The CEO Of American Airlines Doesn’t Like Giving Free Travel To Employees (And He’s Right)

During the internal “State Of The Airline” question and answer session following the American Airlines second quarter earnings call (a recording of which was reviewed by View From The Wing) an employee asked about recognition programs about adding in free travel in a way that might cost the company ’80 confirmed tickets per year’. For context, American Airlines flies over half a million passengers per day.

And CEO Robert Isom laid out the reason he doesn’t like offering free travel as a form of compensation for employees – which might be surprising since he leads an airline.

I think it’s also important for us that when we talk about recognition and compensation, you know at the end of the day I’d just love to do everything in dollars and cents to the extent possible. When we use travel in some circumstances to say this is a prize for doing something, you have to realize that it costs the company money – and quite often more than the value that you would ascribe to it.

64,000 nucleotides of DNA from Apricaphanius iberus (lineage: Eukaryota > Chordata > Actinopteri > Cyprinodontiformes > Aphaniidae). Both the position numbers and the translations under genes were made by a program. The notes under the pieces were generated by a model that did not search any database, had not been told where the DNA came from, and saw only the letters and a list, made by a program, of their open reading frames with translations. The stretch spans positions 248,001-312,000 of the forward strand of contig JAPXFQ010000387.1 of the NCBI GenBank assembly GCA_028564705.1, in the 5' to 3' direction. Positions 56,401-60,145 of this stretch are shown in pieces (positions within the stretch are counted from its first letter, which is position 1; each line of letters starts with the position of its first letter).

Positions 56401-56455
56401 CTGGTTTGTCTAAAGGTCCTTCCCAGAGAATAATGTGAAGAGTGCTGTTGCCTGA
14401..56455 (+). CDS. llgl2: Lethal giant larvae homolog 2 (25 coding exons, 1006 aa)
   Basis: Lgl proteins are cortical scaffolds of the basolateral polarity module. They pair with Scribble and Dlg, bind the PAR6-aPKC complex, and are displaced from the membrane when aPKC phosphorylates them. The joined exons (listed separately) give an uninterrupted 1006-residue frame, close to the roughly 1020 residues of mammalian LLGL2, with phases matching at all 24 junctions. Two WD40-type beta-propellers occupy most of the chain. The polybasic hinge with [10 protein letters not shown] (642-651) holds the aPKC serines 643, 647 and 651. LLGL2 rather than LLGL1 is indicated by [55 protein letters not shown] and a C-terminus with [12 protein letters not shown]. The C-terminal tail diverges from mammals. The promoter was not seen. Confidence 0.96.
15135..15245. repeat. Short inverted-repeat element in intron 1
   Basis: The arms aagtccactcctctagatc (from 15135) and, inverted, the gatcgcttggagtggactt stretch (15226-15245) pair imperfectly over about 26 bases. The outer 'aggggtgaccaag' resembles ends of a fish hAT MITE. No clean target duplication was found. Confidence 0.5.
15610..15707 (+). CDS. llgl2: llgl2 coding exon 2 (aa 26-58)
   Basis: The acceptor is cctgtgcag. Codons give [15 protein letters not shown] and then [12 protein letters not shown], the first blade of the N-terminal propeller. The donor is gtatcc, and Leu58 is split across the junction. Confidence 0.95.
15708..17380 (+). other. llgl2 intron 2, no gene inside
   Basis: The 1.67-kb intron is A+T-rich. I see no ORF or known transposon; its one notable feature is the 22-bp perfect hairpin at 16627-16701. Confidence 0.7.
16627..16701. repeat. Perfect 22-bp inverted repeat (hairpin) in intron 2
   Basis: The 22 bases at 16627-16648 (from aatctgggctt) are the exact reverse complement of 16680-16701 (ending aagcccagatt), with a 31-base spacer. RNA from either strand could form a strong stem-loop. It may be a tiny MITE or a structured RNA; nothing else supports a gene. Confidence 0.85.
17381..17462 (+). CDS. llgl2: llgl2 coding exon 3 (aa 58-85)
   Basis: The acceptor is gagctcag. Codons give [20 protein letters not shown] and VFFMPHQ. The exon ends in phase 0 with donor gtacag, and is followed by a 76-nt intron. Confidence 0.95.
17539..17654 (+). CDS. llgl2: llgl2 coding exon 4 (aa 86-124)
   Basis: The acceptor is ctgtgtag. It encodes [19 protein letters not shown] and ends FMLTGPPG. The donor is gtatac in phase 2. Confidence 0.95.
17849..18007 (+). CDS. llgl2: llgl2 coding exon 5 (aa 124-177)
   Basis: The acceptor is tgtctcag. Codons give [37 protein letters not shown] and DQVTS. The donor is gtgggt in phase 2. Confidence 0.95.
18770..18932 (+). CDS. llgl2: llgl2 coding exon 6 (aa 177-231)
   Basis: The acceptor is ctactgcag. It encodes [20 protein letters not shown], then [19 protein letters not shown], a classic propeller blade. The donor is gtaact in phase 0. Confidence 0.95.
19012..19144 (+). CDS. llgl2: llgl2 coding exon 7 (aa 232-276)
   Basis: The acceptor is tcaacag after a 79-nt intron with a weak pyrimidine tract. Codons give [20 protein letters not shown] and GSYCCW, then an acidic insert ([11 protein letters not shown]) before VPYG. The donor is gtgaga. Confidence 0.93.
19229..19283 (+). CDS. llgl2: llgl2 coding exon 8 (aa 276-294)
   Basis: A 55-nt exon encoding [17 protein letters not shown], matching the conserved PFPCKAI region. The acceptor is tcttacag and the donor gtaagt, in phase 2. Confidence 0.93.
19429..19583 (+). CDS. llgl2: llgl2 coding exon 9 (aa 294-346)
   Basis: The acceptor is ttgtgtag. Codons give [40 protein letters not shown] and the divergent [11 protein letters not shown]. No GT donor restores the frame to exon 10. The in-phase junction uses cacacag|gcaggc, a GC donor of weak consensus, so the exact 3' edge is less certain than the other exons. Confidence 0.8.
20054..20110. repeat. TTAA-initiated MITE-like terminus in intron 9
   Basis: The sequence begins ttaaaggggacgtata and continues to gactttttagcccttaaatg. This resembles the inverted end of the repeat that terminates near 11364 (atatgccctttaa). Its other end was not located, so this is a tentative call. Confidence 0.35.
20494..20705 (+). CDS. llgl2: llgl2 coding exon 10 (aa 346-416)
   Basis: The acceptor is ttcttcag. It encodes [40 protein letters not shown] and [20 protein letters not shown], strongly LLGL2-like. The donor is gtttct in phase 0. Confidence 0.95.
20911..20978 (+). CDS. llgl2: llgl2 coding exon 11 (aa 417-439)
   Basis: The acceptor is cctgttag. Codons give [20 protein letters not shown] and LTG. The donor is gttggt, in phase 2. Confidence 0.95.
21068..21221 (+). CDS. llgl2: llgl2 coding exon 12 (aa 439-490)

Let’s face it… If I wanted to buy a flight to Rome non-stop tomorrow, what’s the going rate right now? Probably about $2,000. Unless you feel you’re getting $2,000 I’d rather just go sell the ticket and figure out a different way to compensate and reward and encourage.